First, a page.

His companion in the street car has often wondered since then what Mr. Lincoln thought about during the remainder of his ride that night to the Astor House. The Cooper Institute had, owing to a snowstorm, not been full, and its intelligent, respectable, non-partisan audience had not rung out enthusiastic applause like a concourse of Western auditors magnetised by their own enthusiasm. Had the addressâ€”the most carefully prepared, the most elaborately investigated and demonstrated and verified of all the work of his lifeâ€”been a failure? But in the matter of quality and ability, if not of quantity and enthusiasm, he had never addressed such an audience; and some of the ablest men in the Northern States had expressed their opinion of the address in terms which left no doubt of the highest appreciation. Did Mr. Lincoln regard the address which he had just delivered to a small and critical audience as a success? Did he have the faintest glimmer of the brilliant effect which was to follow? Did he feel the loneliness of the situationâ€”the want of his loyal Illinois adherents? Did his sinking heart infer that he was but a speck of humanity to which the great city would never again give a thought? He was a plain man, an ungainly man; unadorned, apparently uncultivated, showing the awkwardness of self-conscious rusticity. His dress that night before a New York audience was the most unbecoming that a fiend's ingenuity could have devised for a tall, gaunt manâ€”a black frock coat, ill-setting and too short for him in the body, skirt, and armsâ€”a rolling collar, low-down, disclosing his long thin, shrivelled throat uncovered and exposed. No man in all New York appeared that night more simple, more unassuming, more modest, more unpretentious, more conscious of his own defects than Abraham Lincoln; and yet we now know that within his soul there burned the fires of an unbounded ambition, sustained by a self-reliance and self-esteem that bade him fix his gaze upon the very pinnacle of American fame and aspire to it in a time so troubled that its dangers appalled the soul of every American. What were this man's thoughts when he was left alone? Did a faint shadow of the future rest upon his soul? Did he feel in some mysterious way that on that night he had crossed the Rubicon of his life-marchâ€”that care and trouble and political discord, and slander and misrepresentation and ridicule and public responsibilities, such as hardly ever before burdened a conscientious soul, coupled with war and defeat and disaster, were to be thenceforth his portion nearly to his life's end, and that his end was to be a bloody act which would appall the world and send a thrill of horror through the hearts of friends and enemies alike, so that when the woeful tidings came the bravest of the Southern brave should burst into tears and cry aloud, "Oh! the unhappy South, the unhappy South!"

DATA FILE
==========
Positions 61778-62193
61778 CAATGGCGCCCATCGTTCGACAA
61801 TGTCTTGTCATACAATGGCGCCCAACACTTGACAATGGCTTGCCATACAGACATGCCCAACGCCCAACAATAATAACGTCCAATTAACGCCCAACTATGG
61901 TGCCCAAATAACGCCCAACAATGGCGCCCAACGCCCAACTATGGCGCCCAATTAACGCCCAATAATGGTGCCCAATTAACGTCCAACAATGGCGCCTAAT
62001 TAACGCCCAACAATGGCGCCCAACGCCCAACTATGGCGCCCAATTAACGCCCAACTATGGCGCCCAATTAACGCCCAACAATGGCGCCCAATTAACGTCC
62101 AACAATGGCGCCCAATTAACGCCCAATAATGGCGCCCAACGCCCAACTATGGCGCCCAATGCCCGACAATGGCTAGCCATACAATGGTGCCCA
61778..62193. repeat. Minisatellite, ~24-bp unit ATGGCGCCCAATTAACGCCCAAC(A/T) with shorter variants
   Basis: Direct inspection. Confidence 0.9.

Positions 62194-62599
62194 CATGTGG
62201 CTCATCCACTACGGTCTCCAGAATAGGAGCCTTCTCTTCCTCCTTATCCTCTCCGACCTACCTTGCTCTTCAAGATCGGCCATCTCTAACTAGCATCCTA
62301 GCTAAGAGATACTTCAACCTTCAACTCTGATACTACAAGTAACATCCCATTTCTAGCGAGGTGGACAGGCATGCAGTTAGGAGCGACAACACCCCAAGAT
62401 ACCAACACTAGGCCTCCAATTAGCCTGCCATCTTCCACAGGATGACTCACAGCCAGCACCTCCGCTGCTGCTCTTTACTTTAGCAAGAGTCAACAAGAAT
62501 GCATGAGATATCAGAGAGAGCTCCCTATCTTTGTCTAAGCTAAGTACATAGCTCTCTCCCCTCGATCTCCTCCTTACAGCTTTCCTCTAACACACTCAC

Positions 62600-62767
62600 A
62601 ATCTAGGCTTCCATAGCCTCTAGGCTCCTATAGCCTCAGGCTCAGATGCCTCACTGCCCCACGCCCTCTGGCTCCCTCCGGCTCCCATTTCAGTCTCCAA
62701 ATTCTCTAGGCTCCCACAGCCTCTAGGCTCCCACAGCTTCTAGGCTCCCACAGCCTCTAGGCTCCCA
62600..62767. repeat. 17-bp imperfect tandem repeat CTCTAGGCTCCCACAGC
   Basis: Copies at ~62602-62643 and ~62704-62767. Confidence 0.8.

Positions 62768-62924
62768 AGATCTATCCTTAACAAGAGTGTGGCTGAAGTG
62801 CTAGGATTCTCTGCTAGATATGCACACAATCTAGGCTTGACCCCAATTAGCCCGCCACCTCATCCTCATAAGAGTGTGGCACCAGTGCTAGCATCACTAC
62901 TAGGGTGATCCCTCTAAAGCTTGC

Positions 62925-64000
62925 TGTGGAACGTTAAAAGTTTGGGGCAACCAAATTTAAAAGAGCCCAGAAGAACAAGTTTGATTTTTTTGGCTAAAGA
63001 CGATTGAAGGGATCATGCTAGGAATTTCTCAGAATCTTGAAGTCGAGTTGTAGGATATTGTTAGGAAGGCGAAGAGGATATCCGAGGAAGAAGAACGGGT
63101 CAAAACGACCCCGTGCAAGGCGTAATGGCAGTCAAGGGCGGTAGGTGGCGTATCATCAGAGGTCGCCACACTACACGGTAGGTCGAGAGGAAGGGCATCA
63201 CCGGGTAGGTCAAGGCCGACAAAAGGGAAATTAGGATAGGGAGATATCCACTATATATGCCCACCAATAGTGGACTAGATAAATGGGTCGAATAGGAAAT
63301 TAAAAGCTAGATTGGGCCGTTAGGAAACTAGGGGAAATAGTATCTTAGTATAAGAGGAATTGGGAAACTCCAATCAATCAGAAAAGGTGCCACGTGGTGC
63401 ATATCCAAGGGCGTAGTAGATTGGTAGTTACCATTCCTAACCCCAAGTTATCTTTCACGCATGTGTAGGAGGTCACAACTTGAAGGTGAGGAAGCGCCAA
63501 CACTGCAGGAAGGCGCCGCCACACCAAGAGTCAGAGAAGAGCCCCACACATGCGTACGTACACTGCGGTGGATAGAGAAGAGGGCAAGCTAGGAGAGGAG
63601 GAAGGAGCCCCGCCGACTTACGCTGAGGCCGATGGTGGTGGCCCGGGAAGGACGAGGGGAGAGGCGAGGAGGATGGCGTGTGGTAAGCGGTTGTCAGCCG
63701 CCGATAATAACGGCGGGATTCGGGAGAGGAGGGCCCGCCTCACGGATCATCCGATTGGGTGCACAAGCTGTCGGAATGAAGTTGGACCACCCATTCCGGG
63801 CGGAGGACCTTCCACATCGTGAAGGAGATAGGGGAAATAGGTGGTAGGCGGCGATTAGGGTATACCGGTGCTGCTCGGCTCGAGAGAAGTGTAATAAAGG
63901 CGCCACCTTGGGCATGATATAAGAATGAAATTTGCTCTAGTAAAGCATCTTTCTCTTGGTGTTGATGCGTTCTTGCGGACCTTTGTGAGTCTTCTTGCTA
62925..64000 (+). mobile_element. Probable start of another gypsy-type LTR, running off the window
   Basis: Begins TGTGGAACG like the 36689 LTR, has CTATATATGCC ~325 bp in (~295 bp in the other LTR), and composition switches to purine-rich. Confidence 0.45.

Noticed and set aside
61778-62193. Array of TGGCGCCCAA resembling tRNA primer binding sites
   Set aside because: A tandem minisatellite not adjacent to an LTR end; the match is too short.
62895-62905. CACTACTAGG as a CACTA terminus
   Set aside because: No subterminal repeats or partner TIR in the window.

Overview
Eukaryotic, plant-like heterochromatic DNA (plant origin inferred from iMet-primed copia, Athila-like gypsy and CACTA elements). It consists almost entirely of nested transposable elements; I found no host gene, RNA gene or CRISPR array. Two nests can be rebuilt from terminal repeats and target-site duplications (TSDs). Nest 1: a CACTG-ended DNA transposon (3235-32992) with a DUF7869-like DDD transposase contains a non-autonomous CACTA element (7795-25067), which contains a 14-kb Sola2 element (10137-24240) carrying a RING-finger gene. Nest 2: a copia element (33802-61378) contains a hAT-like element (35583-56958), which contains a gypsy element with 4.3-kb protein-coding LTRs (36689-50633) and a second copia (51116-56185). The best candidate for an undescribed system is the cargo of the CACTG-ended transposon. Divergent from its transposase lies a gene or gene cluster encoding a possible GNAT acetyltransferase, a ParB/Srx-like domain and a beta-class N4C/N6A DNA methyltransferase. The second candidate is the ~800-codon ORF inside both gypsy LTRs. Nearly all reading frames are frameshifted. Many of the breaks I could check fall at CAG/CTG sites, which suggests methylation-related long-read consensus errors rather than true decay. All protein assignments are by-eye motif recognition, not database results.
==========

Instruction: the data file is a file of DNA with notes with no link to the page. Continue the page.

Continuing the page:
"Well, there were a thousand when they started," said Sherman.
We rest in peace where his sad eyes
In March, 1862, Lincoln received the news of the victory won at Pea Ridge, in Arkansas, by Curtis and Sigel, a battle which had lasted three days. The first day was a defeat and our troops were forced back; the fighting of the second resulted in what might be called a drawn battle; but on the third, our army broke its way through the enclosing lines, bringing the heavier loss to the Confederates, and regained its base. This battle was in a sense typical of much of the fighting of the War. It was one of a long series of fights which continued for more than one day. The history of the War presents many instances of battles that lasted two days, three days, four days, and in one case seven days. It was difficult to convince the American soldier, on either side of the line, that he was beaten. The general might lose his head, but the soldiers, in the larger number of cases, went on fighting until, with a new leader or with more intelligent dispositions on the part of the original leader, a first disaster had been repaired. There is no example in modern history of fighting of such stubborn character, or it is fairer to say, there was no example until the Russo-Japanese War in Manchuria. The record shows that European armies, when outgeneralled or outmanoeuvred, had the habit of retiring from the field, sometimes in good order, more frequently in a state of demoralisation. The American soldier fought the thing out because he thought the thing out. The patience and persistence of the soldier in the field was characteristic of, and, it may fairly be claimed, was in part due to, the patience and persistence of the great leader in Washington.
Our children shall behold his fame,